Very slowly, though the arrival of digital photography has meant a speeding up of the fieldwork against a longer post-production.

Whenever possible, I like to visit building sites with the architect and listen to his explanations, comments and reflections. Then I start to construct my own personal vision of the building. A vision that, while keeping reality as a starting point contains certain doses of fiction as, for me, it is absurd to try and chase an objective description of architecture by means of photography.

It is clear to me that a building can only be known by visiting it, so I am not worried by the “documentary” aspect of my work.

Nevertheless I like to take profit of the credibility that we all instinctively give to photographic images. The tendency to believe what we see on paper or onscreen does exist just the way we see it, turns these images into a formidable source of suggestion and inspiration. I take profit of this condition to suggest, remark, stimulate… trying – indeed- not to betray the spirit of the buildings I photograph”.

Forum Building / Herzog & de Meuron © Duccio Malagamba
Forum Building / Herzog & de Meuron © Duccio Malagamba

7.- What kind of equipment and software do you use?

Because of my way of working, I travel alone (I still haven’t found an assistant who is able to wait for me without getting nervous and who is also ready to travel in short notice and without knowing when we will be back…) and after years of carrying large format cameras with all the equipment – backaches included – I consider the arrival of digital format heaven sent. Nowadays, I use a Canon EOS 1 Ds MkIII and Adobe Photoshop CS3.”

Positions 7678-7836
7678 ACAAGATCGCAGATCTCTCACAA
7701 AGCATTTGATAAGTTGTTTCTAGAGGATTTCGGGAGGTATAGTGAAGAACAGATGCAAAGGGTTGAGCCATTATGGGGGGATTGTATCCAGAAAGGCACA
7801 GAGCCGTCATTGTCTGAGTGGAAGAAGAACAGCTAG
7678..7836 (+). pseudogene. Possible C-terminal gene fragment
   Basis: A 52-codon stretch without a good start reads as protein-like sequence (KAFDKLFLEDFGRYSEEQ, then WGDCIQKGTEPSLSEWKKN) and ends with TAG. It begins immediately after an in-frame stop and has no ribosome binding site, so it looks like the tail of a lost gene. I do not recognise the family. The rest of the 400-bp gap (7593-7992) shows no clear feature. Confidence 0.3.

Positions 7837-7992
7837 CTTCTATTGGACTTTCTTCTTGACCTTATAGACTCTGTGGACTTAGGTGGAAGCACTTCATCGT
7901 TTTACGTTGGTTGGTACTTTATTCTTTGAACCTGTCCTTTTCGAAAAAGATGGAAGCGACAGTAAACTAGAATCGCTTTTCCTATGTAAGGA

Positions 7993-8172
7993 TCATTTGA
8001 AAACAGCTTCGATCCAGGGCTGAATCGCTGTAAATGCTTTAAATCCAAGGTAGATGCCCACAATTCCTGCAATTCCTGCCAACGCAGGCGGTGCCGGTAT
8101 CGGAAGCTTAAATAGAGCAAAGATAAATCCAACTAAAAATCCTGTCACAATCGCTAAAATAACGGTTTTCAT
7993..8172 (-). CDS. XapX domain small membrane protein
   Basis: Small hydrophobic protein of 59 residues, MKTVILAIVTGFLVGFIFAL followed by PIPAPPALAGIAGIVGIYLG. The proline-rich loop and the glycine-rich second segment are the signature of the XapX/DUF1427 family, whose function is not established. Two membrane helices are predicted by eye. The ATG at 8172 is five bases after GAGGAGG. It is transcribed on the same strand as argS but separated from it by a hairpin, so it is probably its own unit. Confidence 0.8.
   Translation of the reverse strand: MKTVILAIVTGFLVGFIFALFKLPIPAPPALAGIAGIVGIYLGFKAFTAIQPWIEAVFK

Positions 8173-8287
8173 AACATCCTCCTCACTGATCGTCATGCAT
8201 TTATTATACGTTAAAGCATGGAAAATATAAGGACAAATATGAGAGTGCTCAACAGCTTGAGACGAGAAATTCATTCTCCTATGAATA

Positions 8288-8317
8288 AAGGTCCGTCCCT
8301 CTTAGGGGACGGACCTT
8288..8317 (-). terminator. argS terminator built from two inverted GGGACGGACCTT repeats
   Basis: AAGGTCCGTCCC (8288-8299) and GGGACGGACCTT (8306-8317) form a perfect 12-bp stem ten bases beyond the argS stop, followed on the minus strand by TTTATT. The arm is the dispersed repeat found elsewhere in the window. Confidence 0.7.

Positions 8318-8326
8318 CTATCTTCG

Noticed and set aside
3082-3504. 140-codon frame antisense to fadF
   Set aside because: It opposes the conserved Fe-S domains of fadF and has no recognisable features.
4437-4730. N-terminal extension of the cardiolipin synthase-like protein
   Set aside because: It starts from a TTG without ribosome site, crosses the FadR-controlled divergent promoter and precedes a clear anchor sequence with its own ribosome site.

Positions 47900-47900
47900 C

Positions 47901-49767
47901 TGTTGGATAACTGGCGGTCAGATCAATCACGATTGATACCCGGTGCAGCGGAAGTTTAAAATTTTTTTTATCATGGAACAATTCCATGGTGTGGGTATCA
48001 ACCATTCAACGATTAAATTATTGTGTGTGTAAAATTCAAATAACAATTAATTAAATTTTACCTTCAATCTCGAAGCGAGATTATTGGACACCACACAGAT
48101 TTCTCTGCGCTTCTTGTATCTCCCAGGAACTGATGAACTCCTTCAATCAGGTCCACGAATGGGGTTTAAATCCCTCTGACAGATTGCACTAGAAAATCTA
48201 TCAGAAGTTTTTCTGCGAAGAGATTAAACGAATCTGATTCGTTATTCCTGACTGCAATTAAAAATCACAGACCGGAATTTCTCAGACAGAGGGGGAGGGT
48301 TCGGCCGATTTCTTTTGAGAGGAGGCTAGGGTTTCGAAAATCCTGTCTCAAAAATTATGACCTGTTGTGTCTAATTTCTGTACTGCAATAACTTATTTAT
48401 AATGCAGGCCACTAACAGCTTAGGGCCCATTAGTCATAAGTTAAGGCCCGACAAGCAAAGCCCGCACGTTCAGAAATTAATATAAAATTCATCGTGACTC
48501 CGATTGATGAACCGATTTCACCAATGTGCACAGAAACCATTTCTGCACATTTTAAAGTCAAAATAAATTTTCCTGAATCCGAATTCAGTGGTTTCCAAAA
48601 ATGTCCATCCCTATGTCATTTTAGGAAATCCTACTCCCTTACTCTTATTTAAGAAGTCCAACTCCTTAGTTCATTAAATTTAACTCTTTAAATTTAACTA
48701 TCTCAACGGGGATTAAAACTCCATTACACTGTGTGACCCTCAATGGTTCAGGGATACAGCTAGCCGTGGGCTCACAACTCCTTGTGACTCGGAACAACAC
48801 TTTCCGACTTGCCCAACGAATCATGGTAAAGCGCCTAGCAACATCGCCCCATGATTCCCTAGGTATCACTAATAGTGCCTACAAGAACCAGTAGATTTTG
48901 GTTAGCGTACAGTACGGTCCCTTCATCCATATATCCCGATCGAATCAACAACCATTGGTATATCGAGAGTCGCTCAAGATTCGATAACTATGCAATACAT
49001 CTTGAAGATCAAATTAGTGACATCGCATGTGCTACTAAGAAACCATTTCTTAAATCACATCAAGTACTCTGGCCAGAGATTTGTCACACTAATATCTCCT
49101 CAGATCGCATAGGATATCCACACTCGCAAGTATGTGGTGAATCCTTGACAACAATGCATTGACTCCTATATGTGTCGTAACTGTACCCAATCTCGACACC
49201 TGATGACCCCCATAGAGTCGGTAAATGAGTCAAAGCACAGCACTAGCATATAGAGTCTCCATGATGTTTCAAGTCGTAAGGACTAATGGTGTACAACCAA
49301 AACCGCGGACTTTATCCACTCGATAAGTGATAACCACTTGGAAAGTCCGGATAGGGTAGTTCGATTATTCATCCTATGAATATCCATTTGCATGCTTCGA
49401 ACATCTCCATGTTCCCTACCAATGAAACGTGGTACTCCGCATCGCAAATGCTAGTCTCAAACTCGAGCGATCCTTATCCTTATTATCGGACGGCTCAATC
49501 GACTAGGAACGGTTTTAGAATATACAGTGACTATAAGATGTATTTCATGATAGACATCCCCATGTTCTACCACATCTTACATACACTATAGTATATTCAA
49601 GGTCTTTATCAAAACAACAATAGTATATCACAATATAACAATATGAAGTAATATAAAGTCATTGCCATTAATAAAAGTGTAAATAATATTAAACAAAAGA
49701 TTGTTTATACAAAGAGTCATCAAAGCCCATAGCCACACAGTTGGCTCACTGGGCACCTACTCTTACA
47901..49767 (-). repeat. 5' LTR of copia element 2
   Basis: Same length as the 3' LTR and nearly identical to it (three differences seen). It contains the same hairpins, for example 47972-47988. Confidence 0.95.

You can also see recent works photographed by Duccio Malagamba at ArchDaily.

Cite: Basulto, David. "AD Photographers: Duccio Malagamba" 21 Dec 2009. ArchDaily. Accessed 24 Jul 2014. <http://www.archdaily.com/?p=44350>

22 comments

  1. Thumb up Thumb down +1

    I’ve come back at least ten times to look at these photos again. They never stop. The image is always in motion. The sun, a shadow, a person, is always poised to move.

    I’ll take a risk and say that the photos of the “Church at Marco de Canaveses, Portugal / Alvaro Siza” are the finest contemporary architectural photography I have ever seen. They rival or exceed anything by Julius Schulman, Marvin Rand, or Ezra Stoller (the triumvirate of modern masters in my book). Especially the photograph of the entrance to this building is masterful. The open door violates the symmetry of the shadow in just the right way to explain human scale in a photograph that would be otherwise devoid of reference. This gesture, too, is just enough to introduce an element of dynamic symmetry into a composition of rigorous monumentality. I just find myself wondering how long this artist had to sit there in order to capture that shot? Finally, speaking about the same photo, I puzzle over the absolute lack of distortion in the image. This technique (whatever format and lens is being used) transforms Siza into Fra Angelico for me. It is pure perspective inferring a connection to reality that would be hard to actually see on the site.

    Thank you AD for publishing this article. Though I have seen Mr. Malagamba’s work before, this special presentation makes the point that he is a truly great artist.

    Terry Glenn Phipps

  2. Thumb up Thumb down 0

    hi i am doing a course on architecture at college h.n.d in photography.and hope to do this when i finish college would be gratefull for any info to enhance my architecture.

    many thanks john.